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To say that cycling is a hard man’s sport is an understatement. But on occasion, I am vividly reminded of this reality. I’ll never forget when I brought my 15 year-old daughter along for the start of the 2014 Tour de France, in Yorkshire. She had very little interest in cycling, but two things happened. First, we watched the semi-finals of soccer’s World Cup—the night before the start of the Tour—an event where athletes so often feign injury in search of a penalty or free kick. But then on the first stage of the Tour she watched as numerous riders, bloodied from crashes, courageously finished the stage. Needless to say, by the time the World Cup final came around, she found the event to be more comedy than sport.
And then, just this past weekend I witnessed another, vivid reminder as I photographed the Boucles Drôme Ardèche in the south of France. Saturday’s event, the Faun Ardèche Classic, is a grueling race, littered with climbs. And on this day it was made even more difficult by glacial rains that blanketed the race. Not only did the riders struggle to stay warm, many struggled simply to stay on their bikes, as the numerous technical descents were made treacherous by the slickened roads. Cyclists crashed. Motos crashed. At one point a commissaire moto driver had to wait in the ditch for an ambulance to come because the in-race medical vehicles were simply too busy taking care of downed riders.
One of the hardest hit was 23-year old Valentin Madouas. I’ve known the Madouas since his amateur days racing in the Tour de l’Avenir. And I fondly remember his father Laurent, a member of the Motorola team in the 90’s.
I’ve always known Valentin to be a scrappy rider and a tough finisher. And I was far from surprised to see him finishing in the top ten of great classics like the Amstel Gold Race last year. And while Valentin’s first name is one of love, I saw this weekend how brutally tough he can be.
Finishing second in both races last year, Madouas came with an eye on victory. But when he crashed heavily on a treacherous descent, Madouas landed on his face and had to be evacuated from the event as he was bleeding profusely, the result of several open wounds.
Few expected him to be at the start on Sunday at the Royal Bernard Drôme Classic, but when his Groupama-FDJ showed up for the team presentation, Madouas could not be missed. With his face covered in bandages, he called to mind the 1933 film The Invisible Man. Seemingly unphased, Madouas went through his normal, pre-race routine: waving to the crowd from the sign-in stage, signing autographs with fans, and finally, chatting with journalists.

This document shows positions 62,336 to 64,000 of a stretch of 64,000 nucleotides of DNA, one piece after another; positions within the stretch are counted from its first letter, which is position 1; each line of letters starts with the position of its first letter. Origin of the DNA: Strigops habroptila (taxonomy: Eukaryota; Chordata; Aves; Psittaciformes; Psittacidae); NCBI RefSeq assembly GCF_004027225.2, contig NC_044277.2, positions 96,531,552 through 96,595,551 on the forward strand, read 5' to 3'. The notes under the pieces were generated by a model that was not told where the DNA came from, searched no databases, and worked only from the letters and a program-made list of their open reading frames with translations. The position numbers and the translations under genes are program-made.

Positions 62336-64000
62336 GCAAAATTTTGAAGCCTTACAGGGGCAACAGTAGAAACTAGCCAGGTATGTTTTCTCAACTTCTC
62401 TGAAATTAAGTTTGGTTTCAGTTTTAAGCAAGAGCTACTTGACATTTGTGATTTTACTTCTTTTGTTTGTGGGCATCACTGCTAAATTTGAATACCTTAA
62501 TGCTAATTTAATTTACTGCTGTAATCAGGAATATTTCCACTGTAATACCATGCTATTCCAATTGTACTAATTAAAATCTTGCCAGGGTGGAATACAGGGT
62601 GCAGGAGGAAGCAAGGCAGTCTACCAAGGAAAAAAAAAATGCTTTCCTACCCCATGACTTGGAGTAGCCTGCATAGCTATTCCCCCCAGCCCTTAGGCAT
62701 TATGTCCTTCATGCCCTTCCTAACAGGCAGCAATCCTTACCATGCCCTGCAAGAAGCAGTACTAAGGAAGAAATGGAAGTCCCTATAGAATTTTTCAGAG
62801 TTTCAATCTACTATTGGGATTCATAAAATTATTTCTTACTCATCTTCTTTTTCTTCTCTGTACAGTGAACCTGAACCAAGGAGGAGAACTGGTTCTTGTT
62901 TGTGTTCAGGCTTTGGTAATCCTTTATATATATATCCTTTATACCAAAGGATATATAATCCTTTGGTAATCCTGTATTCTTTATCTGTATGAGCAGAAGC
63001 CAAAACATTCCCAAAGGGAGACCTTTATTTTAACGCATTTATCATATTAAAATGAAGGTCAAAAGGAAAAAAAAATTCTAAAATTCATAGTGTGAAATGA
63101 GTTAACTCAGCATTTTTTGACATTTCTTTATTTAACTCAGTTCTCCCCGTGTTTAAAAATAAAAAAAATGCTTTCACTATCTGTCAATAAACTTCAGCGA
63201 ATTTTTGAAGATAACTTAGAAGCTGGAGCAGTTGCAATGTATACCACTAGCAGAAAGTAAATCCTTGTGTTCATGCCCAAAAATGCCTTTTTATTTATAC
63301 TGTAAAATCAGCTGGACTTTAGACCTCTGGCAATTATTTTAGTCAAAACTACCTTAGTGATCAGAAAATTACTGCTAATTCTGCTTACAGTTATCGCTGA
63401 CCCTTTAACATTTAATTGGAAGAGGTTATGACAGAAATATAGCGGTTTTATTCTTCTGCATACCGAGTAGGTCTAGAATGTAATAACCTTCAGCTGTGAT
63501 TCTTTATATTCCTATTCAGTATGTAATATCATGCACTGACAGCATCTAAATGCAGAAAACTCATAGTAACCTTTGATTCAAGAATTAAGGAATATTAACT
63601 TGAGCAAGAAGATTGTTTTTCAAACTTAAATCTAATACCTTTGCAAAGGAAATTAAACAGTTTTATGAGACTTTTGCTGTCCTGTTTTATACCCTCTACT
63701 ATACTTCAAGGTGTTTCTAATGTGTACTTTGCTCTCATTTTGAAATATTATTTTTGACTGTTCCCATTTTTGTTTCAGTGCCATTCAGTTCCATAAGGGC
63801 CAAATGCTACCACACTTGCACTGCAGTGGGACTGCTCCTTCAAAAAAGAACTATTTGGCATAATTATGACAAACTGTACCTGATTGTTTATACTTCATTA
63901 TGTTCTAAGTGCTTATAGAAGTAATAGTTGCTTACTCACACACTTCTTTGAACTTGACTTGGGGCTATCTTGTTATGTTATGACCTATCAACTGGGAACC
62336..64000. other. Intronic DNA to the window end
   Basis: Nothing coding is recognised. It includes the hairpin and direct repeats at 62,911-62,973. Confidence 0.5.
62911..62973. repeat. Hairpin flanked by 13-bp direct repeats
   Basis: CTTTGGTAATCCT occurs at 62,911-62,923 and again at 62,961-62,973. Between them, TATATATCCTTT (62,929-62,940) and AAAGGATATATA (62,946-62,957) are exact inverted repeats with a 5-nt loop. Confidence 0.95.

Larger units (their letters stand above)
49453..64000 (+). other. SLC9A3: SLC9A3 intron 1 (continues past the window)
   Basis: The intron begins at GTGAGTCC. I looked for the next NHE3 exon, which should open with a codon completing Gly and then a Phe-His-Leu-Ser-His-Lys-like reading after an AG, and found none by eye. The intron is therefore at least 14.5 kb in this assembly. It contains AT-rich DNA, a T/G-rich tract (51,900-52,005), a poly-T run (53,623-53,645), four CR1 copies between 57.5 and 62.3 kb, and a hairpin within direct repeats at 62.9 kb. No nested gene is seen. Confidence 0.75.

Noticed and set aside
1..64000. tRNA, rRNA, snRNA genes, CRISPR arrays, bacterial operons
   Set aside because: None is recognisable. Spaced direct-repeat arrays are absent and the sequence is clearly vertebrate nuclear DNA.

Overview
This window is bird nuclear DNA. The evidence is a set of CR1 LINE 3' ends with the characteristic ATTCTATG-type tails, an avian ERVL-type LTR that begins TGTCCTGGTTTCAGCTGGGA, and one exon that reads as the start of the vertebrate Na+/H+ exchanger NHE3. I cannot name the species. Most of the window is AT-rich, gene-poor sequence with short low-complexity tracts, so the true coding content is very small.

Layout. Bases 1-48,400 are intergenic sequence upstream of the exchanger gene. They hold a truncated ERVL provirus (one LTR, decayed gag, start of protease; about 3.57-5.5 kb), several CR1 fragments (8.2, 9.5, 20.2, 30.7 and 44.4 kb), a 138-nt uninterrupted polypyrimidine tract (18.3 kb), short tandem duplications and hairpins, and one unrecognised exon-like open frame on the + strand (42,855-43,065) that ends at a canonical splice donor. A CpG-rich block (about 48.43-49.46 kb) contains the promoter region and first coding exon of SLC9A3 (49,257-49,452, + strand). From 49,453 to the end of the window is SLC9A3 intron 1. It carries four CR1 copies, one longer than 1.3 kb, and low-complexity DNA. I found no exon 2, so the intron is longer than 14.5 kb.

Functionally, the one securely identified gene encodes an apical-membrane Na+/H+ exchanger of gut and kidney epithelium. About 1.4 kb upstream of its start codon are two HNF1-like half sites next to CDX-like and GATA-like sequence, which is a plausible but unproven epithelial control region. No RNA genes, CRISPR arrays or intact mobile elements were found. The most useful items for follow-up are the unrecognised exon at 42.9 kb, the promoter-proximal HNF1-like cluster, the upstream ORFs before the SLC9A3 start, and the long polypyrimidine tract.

The journalists first questions to Madouas were tentative. After all, if he was not prepared to talk, no one could blame him. But Madouas, chatted easily. “I’ve got eight stitches…six on the chin and two on my upper lip but I’m not too bad,” he said. “My legs were great yesterday so I was really disappointed to crash on an oil slick twice in a row. I actually crashed twice and the second time I just preferred to stop, since my face was completely cut open.”
Despite the obvious discomfort of the bruises and bandages, Madouas insisted on starting on Sunday. “Paris-Nice is just next week and you’ve got to do the kilometers. I know that the face will heal quickly, but I want to go into it reassured that the legs are ready.” In many ways Madouas downplayed the accident. “You know, a bunch of us fell hard, and we all have some bruises more or less. Sure, I fell but there must have been 50 of us who went down. It’s too bad, because these races are really great. The roads climb and descend all of the time. It’s great preparation. But the roads are technical, and yesterday, since it had not rained for a while, it was really like an ice skating rink out there. Everyone was ripped up. But that’s life. That’s cycling. You just have to put the computer back to zero and start the next day.”
Madouas had no pressure to perform on Sunday, his participation was firstly about putting in the race miles before Paris-Nice, his first main objective of the season. But what Madouas did not know was that below the stitches, his jaw was actually fractured. Nevertheless, for much of the day, Madouas could be spotted riding easily at the back. And even as the pack splintered as the pace quickened in the heavy crosswinds, Madouas plugged on with apparent ease. Finally, with about 50 kilometers remaining, he sat up. Others who had been dropped, chased frantically to get back on, but Madouas clearly made a deliberate decision to call it a day.
Certainly the weekend did not go as planned, and when the x-rays came in on Tuesday revealing the fracture, he understood that Paris-Nice was no longer possible. But needless to say he earned the respect of the peloton.